The release coatings of Comparative Examples 15-23 were each formed by either a hand coating draw down technique (DD) which involved the hand draw-down of a coating solution bead using a #3 wire-wound Meyer rod, or by an in-line coating technique (ILC).

For each of Comparative Examples 15-21, the coating formulation was applied to an already tentered, biaxially oriented PET substrate by a hand draw down technique using a #3 wire-wound Meyer rod with no subsequent orientation or tentering of the coated substrate. The stretch ratio in each direction for the biaxially oriented PET substrate was about 3.5:1 to 4:1.

For Comparative Examples 22 and 23, the substrate was only uniaxially oriented or tentered in the machine direction at a stretch ratio of about 3.5:1 to 4:1 before the coating formulation was applied in-line. Then, after the formulation was coated onto the substrate, the coated substrate was oriented or tentered in the transverse direction at a stretch ratio of about 3.5:1 to 4:1.

Although some of the coating weights are not reported, Comparative Examples 15-21 had very heavy coating weights because the substrates in those samples were coated using a draw down technique and a #3 wire-wound Meyer rod. The coating weights of Comparative Examples 15-21 were also heavy because the substrate was not subsequently oriented or tentered after the release coating was applied thereto, which otherwise can reduce coating thickness to about 25% of its pre-stretched thickness. The dry coating weights indicated in Table II are the coating weights of each sample on its respective fully tentered substrate.

For Comparative Example 15, the cellulose acetate butyrate was applied from a flammable organic solvent solution. Regarding Comparative Example 16, RHOPLEX B-85 is a polymethyl methacrylate available from Rohm and Haas. In Comparative Examples 17 and 18, the polymer RHOPLEX WL-81 is a copolymer of styrene and acrylic ester available from Rohm & Haas, Philadelphia, Pa., described in connection with Comparative Examples 4-10 above. In Comparative Example 18, TRITON X-405 is a nonionic surfactant of the chemical family of alkylaryl polyether alcohols, and is available from Union Carbide, Danbury, Conn. In Comparative Example 19, GLASCOI, RP-2 is a proprietary formulation of a carboxylated acrylic polymer available from Allied Colloids, Inc., Suffolk, Va. In Comparative Example 20, ACRYLOID WR-97 is a proprietary water-reducible acrylic solution resin available from Rohm and Haas, Philadelphia, Pa. In Comparative Example 21, RHOPLEX AC-3001 is a proprietary acrylic polymer available from Rohm and Haas, Philadelphia, Pa. It is believed that RHOPLEX AC-3001 is a copolymer of styrene and an acrylic ester. In Comparative Examples 22 and 23, the polymer ADCOTE 61JH61A is a proprietary polymer available from Morton International, Chicago, Ill. Integrated proton NMR spectra analysis indicates that ADCOTE 61JH61A is a copolymer comprising about 67 mole percent (about 62% by weight) polystyrene and about 33 mole percent (about 38% by weight) poly(n-butyl acrylate).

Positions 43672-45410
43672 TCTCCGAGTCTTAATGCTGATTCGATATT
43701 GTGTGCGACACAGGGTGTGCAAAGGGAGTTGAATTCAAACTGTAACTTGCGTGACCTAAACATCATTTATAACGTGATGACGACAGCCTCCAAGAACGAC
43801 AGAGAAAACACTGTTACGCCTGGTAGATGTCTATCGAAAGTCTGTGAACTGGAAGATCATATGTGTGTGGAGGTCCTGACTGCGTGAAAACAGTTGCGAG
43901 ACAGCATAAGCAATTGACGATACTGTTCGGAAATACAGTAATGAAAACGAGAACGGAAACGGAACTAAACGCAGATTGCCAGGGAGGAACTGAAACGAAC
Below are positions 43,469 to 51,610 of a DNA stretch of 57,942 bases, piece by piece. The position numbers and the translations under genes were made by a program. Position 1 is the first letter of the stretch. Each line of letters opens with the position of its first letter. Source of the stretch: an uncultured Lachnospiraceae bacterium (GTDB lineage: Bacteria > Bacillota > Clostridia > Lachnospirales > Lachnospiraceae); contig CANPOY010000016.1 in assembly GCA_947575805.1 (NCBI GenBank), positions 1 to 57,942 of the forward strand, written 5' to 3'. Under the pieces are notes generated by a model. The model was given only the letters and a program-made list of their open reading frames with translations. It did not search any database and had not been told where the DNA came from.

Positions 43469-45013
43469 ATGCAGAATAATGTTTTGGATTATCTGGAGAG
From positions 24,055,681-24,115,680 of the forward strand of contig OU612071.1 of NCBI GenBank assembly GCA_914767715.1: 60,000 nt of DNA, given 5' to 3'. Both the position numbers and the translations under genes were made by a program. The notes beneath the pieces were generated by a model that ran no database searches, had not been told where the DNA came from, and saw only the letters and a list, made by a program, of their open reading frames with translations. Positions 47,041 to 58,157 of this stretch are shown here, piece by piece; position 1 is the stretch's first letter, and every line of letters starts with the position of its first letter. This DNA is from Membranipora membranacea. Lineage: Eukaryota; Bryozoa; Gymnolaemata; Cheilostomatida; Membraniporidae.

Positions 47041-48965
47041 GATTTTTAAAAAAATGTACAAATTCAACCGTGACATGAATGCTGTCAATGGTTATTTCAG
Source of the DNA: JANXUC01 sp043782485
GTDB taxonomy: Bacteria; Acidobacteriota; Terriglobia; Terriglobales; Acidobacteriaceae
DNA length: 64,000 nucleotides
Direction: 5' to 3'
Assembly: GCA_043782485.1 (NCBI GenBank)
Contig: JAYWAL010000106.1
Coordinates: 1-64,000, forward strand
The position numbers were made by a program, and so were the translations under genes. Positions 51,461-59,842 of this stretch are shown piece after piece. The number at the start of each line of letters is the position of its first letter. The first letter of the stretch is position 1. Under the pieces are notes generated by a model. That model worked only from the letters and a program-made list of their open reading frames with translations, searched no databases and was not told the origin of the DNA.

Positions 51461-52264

For each of the formulations identified as emulsions in Table II, the formulation comprised a fluid consisting of a microscopically heterogeneous mixture of the coating polymer suspended in deionized water. Proprietary emulsifiers were incorporated into the emulsions by the respective suppliers. Some of the emulsions were diluted with deionized water to obtain lower solids contents.

After the release coating formulations were allowed to dry, a layer of aluminum metal was vacuum deposited on each release coating in a bell jar metallizer. The vacuum deposited aluminum metallized layer had a thickness of from about 400 angstroms to about 600 angstroms. The aluminum coated samples were then immersed in room-temperature acetone and agitated to determine if the aluminum layer could be removed by acetone-stripping the release coating. No scrubbing or scraping of the aluminum metal layer was used to facilitate release.